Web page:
Arunachalis are just like any other xenophobic Indians who are scared that development will open up the floodgates for migrants who will eventually destroy the culture of the state. By this reckoning, Delhi and Mumbai should be completely cultureless now!

Ramon Terence Iyer, on e-mail

Dec 07, 2009
It Started With Sylhet

The seeds of New Delhi’s neglect of Arunachal lie in the years before and after Partition, when Nehru and then Assam chief minister Gopinath Bordoloi gave in to Pakistan’s claim for Sylhet, which had a deep political and economic relationship with India (On the Wrong Side of Geography, Nov 16). Had Sylhet remained with us, it would have given the Indian mainland broader terms of engagement with the Northeast and overall strategic depth.

Mihir K. Datta, Ohio

New Delhi and all our bureaucrats have been quite foolish all these years in deciding not to antagonise China, and trying now to wake up to its intimidation. The moment China invaded India and let go, India should have focused on development in the region and shored up its defences instead of just conducting elections.

Paul Deepak, Chennai

Dec 21, 2009
Crooked Lines

On The Wrong Side Of Geography? (Nov 16) was a rather thought-provoking piece. The Buddhist areas of the Himalayas have always been patriotic Indians. The reward? Consistent neglect by New Delhi. Compare us with Kashmir, a hotbed of secessionist sentiments and terrorism. Kashmiris are rewarded with phenomenal concessions and subsidies. It’s another matter that all the money hasn’t translated into real development due to corruption. Ladakh is a ‘beneficiary’ of the Kashmir problem, otherwise it would have been as neglected as Arunachal. But Buddhists here are being reduced in numbers by systematic family planning. There is also an influx of Muslims from other places. In fact, we are on the brink of extinction.

Tsering Stobdan, Leh

While it’s true Arunachal lacks basic development, the Centre alone should not be blamed for this. The state government is equally responsible for the backwardness. And never do we think we’d be better off under Chinese rule.

Raju, Tawang

Nov 07, 2009
01:47 PM
The Indian political system is too CORRUPT and the Congress too full of MALE-HATRED, to bother with the fact whether AP belongs to India or China. God save India!
Partha persistent spammer
chennai, India
Nov 07, 2009
04:10 PM
It's an ill timed rather ordinary article playing with the emotion of people of Arunachal Pradesh.This type of article creats confusion in mind of different ethinic groups in India for no reason.The problem of development is not limited to Arunachal but is omnipresent in whole of country except Metro.Myself coming from Bihar, where the facilities are well known.But no one will write that Bihar has been colonised by New Delhi.But it will be different if any problem in J&K, or Assam or Manipur or even Tamil Nadu.For these type of Journalist only Hindi speaking area is India and rest are 'colonies' of New Delhi.sic!
Secondly, if the writer thinks that Arunachalis thinks , they would have been better with China then I suppose, author would have been repenting to have our independence as for him it would have been better had he still be an British subject.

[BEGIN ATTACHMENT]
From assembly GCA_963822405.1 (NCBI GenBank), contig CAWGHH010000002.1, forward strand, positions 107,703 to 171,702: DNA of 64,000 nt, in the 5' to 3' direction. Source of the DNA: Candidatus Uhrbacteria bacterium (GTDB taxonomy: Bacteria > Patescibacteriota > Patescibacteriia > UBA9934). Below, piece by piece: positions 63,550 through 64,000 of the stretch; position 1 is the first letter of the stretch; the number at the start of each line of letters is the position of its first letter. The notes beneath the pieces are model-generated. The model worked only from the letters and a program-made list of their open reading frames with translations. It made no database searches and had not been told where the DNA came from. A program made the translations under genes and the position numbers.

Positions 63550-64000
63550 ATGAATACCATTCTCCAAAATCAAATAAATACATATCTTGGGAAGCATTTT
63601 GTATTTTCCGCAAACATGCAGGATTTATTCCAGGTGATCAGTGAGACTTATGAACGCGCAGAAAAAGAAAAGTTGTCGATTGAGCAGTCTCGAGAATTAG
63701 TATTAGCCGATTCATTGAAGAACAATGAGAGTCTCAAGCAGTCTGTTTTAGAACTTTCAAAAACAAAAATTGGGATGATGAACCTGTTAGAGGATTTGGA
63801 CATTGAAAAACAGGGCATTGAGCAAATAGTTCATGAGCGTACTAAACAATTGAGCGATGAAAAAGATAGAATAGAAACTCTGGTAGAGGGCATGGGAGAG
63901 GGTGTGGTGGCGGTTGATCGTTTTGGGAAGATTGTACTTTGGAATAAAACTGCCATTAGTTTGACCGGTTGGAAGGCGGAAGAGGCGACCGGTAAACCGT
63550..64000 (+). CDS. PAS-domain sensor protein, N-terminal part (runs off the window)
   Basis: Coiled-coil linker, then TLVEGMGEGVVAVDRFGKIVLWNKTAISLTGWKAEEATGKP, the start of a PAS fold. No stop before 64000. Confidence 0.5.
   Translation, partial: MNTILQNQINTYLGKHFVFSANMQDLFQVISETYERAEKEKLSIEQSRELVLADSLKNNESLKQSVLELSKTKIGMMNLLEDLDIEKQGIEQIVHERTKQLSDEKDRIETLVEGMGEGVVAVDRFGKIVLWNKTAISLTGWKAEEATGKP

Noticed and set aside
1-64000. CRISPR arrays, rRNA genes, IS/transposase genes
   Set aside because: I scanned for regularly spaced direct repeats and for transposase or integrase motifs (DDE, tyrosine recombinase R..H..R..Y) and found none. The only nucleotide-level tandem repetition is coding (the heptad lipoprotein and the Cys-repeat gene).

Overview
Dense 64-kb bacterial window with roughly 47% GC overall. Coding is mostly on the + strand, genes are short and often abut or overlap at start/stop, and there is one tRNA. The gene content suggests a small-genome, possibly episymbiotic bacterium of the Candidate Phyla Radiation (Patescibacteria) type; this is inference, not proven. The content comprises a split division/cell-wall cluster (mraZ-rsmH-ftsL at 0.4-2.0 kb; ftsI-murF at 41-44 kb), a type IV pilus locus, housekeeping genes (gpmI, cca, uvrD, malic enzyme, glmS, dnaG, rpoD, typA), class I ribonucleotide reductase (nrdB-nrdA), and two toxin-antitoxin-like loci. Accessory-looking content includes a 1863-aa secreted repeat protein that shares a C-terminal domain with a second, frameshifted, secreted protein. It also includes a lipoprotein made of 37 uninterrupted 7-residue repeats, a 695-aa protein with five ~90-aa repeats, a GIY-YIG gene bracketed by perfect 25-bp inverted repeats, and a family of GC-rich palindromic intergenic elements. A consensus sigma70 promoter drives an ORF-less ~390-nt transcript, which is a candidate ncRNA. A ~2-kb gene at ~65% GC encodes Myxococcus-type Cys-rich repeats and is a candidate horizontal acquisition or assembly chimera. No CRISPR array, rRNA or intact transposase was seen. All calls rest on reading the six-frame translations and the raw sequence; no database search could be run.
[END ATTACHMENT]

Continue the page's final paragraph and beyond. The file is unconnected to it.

Those who only thinks of physical prosperity and compare themselves with their chinese counterpart should talk to His Highness Dalai Lama and others about the liberty they enjoyed in Democratic India.
Having said so, I don't mean that everything in India is good.Corruption is definetely one of them and needs some serious remedies, but is it limited to these areas only or is omnipresent?
So, instead of passing such sensational statement in reputed national weekly as Arunachalis prefer China to India, think twice.
Mr Datta, don't go Ms Arundhati Roy, who always find faults in India and abuses the country.Everyone should try to understand democracy does not give you limitless privilege of infective verbal diarrheoa, which could be dangerous to everyone, including the one who spreads it.
My sincere apology for my hard thoughts, but our Country is much better than it is being projected by few intellectuals in this magazine.
Perth, Australia
Nov 07, 2009
05:31 PM
This neglect that spans a spectrum of geographies and issues within the country is going to be India's undoing. For long the north-east has needed better integrated with the rest of the country by way of better infrastructure, better investment in education and job opportunities. This has not happened despite dire warning signals. A dire lack of these has made the region a good ignition point for fissiparous tendencies. Yet, Delhi is lost in its own problems thus turning a blind eye to some serious issues across the country (population explosion being just one of them). When Delhi will wake up to real governance, will decide whether India stays united or whether it will fall victim to its own myopia.
C K Jaidev
Dubai, UAE
Nov 07, 2009
06:15 PM
The vacuum headed chatterboxes in Delhi often cite 'democractic credentials' as a good reason for people to remain a part of India. Well, democracy and freedom don't feed a hungry populace or provide jobs to the unemployed. China may be a dictatorship with scant respect for human rights, but it ensures that its citizens live a dignified life of high quality. What else does one need, at the end of the day? Is it a surprise that so many of our peple happily flee our free and democratic India to take up jobs in other dictatorships like Saudi Arabia or the other Gulf states, even China?